By MATHIEU DE LAJARTRE
As the fallout from COVID-19 continues, business owners remain concerned about their survival and the safety of their employees, and chief financial officers can help. Accustomed to managing the loss of a customer or supplier, CFOs are well-positioned to gauge the magnitude of the pandemic’s impact on organizations.
“When the crisis hit, one thing was clear right off the bat—we had to increase our agility, and this became a modus operandi,” says FCPA Maarika Paul, executive vice-president and chief financial and operations officer at the Caisse de dépôt et placement du Québec (CDPQ) and member of the Canadian chapter of the Accounting for Sustainability CFO Leadership Network. “Very quickly, we had to analyze the potential impacts of COVID19 so we could react and better understand the issues for the sectors in which the CDPQ is invested.”
From rethinking strategy to protecting employees, here are a few ways CFOs have been amending their business plans since the start of the global crisis.
Many CFOs of larger companies are still dealing with priorities from old business models, such as meeting expected shareholder returns. But guaranteeing growth in this environment can be a tall order—even for the companies who have reinvented themselves or have saved jobs thanks to government assistance programs.
“The [government assistance programs] have allowed money to be reinjected into the economy, often locally, but businesses must plan for scenarios in which, even faced with the second wave and an end to assistance programs, they’ll be able to stand on their own feet again,” says CPA Geneviève Provost, managing partner for Quebec and the national capital region at Deloitte.
That’s where CFOs will play a key role in the coming weeks and months, she says. “Obviously, injecting cash can resolve shortterm issues, but no company wants to survive for one year only. This is why we have to challenge what we’re doing and how we’re doing it and be prepared by leveraging the information available to look over a longer horizon.”
In a recent Deloitte study, Uncovering the hidden iceberg: Why the human impact of COVID19 could be a third crisis, the authors focus on the link between the economic fallout of the health crisis and the psychological effects on the population. While several actions can be taken, the report acknowledges there is no “cookie cutter” approach to dealing with the impact on the work environment. “However, organizations that will be able to turn this lemon into lemonade by engaging in a positive and transparent discussion with their employees may benefit from it in the short and long term,” the report says.
For Provost, who has more than 3,200 employees under her direction, collaboration between the people in finance and other company departments (human resources, customer service, procurement and so on) is crucial.
“Financial decisions can no longer be made in silos,” she says. “For example, laying off an employee who is no longer involved in the company’s revenue generating process because the position—let’s say reception—has been made redundant is far from being the only option, no more so than mass layoffs. Decisions can no longer be made on the basis of certain ratios or profitability levels, which only work in the very near term. We have to look at the medium term and think about recovery. What else could these people do? What does that say about our core values?”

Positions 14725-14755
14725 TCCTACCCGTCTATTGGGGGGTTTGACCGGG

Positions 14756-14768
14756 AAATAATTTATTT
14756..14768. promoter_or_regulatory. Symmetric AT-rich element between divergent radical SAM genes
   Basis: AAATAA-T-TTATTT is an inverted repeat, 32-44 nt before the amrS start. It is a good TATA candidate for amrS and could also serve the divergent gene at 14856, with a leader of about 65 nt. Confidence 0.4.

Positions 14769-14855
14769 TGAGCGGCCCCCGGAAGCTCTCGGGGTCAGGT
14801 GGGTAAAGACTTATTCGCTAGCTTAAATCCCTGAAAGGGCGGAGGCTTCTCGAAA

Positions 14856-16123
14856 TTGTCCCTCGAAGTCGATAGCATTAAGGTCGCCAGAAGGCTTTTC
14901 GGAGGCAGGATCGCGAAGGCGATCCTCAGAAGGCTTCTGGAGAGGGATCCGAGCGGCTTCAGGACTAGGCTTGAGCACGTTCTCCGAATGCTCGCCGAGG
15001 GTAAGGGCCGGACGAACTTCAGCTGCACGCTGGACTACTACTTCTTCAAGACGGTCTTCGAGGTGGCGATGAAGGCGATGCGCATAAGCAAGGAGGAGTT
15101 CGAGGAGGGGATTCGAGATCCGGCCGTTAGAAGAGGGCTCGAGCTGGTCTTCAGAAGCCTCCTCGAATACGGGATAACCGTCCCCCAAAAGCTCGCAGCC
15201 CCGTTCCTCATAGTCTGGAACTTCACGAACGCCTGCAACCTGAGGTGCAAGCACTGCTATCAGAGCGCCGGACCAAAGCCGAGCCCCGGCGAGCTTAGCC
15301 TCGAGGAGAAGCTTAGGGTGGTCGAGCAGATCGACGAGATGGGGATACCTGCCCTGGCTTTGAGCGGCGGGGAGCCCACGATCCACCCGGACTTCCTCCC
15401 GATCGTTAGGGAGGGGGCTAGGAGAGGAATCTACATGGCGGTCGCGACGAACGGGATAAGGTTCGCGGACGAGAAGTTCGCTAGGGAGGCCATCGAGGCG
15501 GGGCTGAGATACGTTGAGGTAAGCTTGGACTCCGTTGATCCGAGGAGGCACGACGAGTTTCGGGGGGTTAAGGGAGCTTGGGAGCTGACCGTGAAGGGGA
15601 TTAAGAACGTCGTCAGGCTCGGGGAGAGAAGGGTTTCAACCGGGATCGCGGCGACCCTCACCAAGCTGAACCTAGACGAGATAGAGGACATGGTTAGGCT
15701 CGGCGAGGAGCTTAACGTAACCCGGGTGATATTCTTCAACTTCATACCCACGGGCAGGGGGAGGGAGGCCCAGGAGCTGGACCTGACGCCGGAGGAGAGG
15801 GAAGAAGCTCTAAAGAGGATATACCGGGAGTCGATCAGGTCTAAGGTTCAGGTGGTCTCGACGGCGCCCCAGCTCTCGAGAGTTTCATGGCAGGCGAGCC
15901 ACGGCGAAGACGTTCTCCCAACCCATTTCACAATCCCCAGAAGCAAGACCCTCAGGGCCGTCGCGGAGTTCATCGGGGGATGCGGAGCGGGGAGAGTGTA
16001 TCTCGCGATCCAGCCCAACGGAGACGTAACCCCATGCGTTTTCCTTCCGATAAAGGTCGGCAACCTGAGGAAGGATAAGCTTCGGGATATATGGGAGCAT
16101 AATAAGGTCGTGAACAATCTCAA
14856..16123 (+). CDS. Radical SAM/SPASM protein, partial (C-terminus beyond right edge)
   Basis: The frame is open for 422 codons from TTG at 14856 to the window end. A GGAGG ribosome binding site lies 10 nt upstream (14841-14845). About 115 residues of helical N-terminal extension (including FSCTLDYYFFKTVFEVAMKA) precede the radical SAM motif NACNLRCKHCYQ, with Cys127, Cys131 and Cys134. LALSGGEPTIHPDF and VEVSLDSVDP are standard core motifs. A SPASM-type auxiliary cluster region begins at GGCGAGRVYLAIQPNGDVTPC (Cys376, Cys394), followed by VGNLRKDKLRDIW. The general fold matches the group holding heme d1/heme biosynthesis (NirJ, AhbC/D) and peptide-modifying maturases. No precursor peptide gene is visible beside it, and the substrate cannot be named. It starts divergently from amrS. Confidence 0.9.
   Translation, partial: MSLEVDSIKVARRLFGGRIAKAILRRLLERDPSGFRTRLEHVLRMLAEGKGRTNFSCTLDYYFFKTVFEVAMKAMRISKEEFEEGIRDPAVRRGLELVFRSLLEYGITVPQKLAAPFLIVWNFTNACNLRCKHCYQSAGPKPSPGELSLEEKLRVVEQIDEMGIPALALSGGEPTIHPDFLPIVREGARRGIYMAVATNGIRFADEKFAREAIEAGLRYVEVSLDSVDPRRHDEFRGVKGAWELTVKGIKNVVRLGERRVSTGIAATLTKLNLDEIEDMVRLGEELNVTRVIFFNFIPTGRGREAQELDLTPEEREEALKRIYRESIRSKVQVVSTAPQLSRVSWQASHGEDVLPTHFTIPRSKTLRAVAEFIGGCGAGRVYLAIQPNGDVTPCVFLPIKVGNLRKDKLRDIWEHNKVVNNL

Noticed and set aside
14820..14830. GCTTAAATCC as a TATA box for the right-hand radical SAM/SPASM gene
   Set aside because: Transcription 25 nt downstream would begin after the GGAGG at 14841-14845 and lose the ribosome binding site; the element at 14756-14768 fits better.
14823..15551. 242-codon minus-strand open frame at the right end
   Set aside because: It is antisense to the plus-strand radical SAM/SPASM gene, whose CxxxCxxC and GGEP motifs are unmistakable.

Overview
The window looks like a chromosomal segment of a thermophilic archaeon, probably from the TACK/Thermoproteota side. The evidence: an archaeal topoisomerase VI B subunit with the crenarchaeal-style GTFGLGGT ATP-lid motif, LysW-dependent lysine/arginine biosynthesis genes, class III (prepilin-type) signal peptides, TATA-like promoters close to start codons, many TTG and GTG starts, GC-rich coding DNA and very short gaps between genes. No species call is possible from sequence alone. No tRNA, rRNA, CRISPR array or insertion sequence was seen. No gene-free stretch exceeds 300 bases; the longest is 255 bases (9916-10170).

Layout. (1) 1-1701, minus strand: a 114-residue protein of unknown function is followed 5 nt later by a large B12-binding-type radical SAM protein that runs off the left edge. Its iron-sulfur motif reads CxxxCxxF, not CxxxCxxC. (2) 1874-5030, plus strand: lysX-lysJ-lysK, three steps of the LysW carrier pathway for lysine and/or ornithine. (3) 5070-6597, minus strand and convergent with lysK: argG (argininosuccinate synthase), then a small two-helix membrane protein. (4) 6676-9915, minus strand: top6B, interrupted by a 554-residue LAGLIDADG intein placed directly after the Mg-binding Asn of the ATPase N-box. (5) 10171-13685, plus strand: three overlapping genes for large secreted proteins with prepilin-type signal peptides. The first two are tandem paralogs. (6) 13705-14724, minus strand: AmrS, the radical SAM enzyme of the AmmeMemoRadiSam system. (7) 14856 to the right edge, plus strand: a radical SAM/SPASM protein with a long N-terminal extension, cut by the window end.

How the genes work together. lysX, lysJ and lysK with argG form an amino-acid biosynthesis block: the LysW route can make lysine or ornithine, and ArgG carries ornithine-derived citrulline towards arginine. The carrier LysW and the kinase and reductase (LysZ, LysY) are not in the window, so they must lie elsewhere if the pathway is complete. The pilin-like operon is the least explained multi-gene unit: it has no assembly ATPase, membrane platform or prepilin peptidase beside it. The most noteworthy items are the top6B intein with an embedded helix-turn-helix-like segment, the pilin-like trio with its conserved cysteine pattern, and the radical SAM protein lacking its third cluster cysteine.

In other words, if your employees are your main asset, protect them. “What message do we want to send to all stakeholders?” asks Provost. “There’s no going back to the way things were once a lot of drastic measures have been taken.”
Paul believes value creation is not only about measuring results—such as performance or returns—but also about integrating profound changes, namely technological shifts, work-tool adoption and sustainable investments.
In a nutshell, it’s long-term. For example, the CDPQ is part of the Net Zero Asset Owner Alliance, an international group of 29 institutional investors that is striving to achieve carbon neutrality for its funds by 2050. Despite the disruptions, Paul insists the CDPQ will continue to combat climate change, particularly in energy transition and responsible investment. [Read How accountants play a valuable role in helping organizations adapt to climate change]
“It’s hard to predict what 2021 will be like given the year we’re having,” says Provost. “There may be greater pressure on the finance function to make conservative forecasts, even though its mission is to inform the organization and decisionmakers of potential scenarios. After all, innovation and risktaking are hardwired into an entrepreneur’s DNA.”
“We have to remain optimistic,” continues Provost, “and do the best we can in the circumstances. It’s an opportunity to challenge a business model: Who are our suppliers? Who do we want to do business with? Which product or service lines should we keep or discontinue?”
All these questions aim to strengthen business resilience. A June 2020 PwC study of 330 U.S. finance leaders produced findings that supported this: 63 per cent of CFOs plan changes to products and services; 41 per cent are looking to alter pricing among other revenue strategies.
“We often do things automatically, because we’ve always done them that way,” says Provost. “Now we can bring things up to today’s standards to come out of the crisis even stronger and have a greater positive impact on society.”
Climate change impacts, greenhouse gas emissions, climate-related financial disclosures—see how accountants play a valuable role in helping organizations adapt to climate change.
Also, learn more about the Canadian chapter of the Accounting for Sustainability CFO Leadership network and find guidance on how to account for your social and human capital to make more informed business decisions for your organization.
This article was first published on 11.3.2020 by CPA Canada